In brief, platelets in COVID-19 patients respond more readily and highly to low doses of activators ie they have a lower threshold for activation.
Such a pattern has been previously reported concerning low-level agonist-induced platelet reactivity in patients with dengue virus nonstructural proteins.
Hence the study findings could imply “a virus-induced sensitization of platelets.”
Importantly, the autocrine role of ADP, ATP and thromboxane A2 causes further amplification of platelet activation and granule release. This further indicates that COVID-19 is a condition in which platelet reactivity is increased, promoting the occurrence of clotting.
Also it was observed that in COVID-19 patients, TPO, PF4, and soluble P-selectin were all higher compared to controls. The latter could also discriminate severe from mild COVID-19, as could TPO to a lesser extent.
More importantly, COVID-19 appears to be related to higher than normal platelet responsiveness to activators, which could indicate a push towards higher platelet production as signaled by the increase in TPO in COVID-19 patients uniformly.
The observed raised MPV at admission in those who went on to develop severe disease also indicates the expression of more activation markers, on platelets with a higher dense granule density. When these granules release their contents such as ADP, thromboxane, and Beta-thromboglobulin, this can act as a powerful stimulant to further activation of platelet reserves.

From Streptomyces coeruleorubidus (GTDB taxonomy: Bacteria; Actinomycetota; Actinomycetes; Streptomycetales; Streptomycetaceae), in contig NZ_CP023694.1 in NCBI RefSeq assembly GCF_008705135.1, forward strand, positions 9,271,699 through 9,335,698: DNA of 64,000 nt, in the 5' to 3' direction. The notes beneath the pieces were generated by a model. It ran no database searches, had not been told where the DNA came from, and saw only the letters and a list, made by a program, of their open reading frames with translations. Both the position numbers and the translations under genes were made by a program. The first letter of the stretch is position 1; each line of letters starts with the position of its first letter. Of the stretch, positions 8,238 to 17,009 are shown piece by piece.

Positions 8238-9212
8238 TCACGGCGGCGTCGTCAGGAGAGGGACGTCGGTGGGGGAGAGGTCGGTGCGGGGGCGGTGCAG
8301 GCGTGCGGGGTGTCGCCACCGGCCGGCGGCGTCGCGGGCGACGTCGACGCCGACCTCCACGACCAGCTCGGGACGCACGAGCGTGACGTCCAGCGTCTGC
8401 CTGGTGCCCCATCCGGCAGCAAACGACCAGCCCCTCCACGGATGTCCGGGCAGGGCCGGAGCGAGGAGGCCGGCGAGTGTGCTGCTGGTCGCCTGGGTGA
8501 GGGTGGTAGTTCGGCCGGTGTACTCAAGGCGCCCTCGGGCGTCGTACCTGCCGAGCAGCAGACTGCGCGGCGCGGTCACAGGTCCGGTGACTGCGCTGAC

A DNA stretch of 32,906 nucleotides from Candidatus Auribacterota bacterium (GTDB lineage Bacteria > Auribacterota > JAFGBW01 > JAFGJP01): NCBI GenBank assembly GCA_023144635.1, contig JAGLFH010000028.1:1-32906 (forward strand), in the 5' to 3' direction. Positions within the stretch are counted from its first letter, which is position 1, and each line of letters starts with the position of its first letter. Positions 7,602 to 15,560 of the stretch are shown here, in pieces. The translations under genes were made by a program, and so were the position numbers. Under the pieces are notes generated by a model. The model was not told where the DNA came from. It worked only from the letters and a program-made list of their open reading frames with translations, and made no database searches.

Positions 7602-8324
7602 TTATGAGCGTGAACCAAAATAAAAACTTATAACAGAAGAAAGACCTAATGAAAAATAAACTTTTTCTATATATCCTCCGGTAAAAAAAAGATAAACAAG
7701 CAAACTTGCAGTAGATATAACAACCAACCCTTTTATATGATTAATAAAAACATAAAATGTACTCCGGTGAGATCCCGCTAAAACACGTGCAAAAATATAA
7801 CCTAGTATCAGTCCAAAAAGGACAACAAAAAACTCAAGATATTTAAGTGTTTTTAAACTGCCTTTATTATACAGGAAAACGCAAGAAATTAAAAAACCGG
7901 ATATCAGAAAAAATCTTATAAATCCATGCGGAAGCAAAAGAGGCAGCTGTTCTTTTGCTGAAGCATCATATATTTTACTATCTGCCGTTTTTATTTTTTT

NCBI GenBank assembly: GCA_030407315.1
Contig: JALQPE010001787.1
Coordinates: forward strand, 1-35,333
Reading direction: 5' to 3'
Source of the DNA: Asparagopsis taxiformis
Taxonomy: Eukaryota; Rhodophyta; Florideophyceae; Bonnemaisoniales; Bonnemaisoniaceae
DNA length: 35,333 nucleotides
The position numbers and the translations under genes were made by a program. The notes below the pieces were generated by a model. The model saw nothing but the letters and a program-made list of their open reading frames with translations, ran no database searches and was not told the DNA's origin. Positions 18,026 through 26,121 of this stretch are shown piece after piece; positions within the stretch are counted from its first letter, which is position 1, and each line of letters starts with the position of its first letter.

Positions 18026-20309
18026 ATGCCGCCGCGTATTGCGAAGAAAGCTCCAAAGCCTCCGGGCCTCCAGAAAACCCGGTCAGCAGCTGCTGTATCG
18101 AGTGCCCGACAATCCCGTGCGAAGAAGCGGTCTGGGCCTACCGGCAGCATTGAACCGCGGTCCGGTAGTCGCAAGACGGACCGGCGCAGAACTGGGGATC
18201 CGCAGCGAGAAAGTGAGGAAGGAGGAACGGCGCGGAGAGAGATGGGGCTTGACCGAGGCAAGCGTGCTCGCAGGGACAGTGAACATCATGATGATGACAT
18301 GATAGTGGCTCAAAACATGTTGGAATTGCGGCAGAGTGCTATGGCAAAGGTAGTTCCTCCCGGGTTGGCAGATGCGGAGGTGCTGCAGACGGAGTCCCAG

One past study has found that mRNA encoding ACE2 is found in platelets. Still, it is not known if the virus infects platelets, either via ACE2 or other receptors like FcγRIIA, to promote hyper-responsiveness.
Dr Barry Kevane the corresponding author and a Professor from the Department of Haematology, Mater Misericordiae University Hospital and also at University College Dublin told Thailand Medical News, “It has been apparent since the early stages of the COVID-19 pandemic that derangements of hemostasis represent a hallmark of this disease and appear to be associated with significant morbidity. The etiology of hypercoagulability in COVID-19 is likely multi-factorial but it is presumed to be driven by the marked inflammatory response which arises following infection. Further understanding of how platelet dysfunction occurs and how to counter it successfully in COVID-19 is crucial to reducing the number of deaths that occur following a progressive illness.”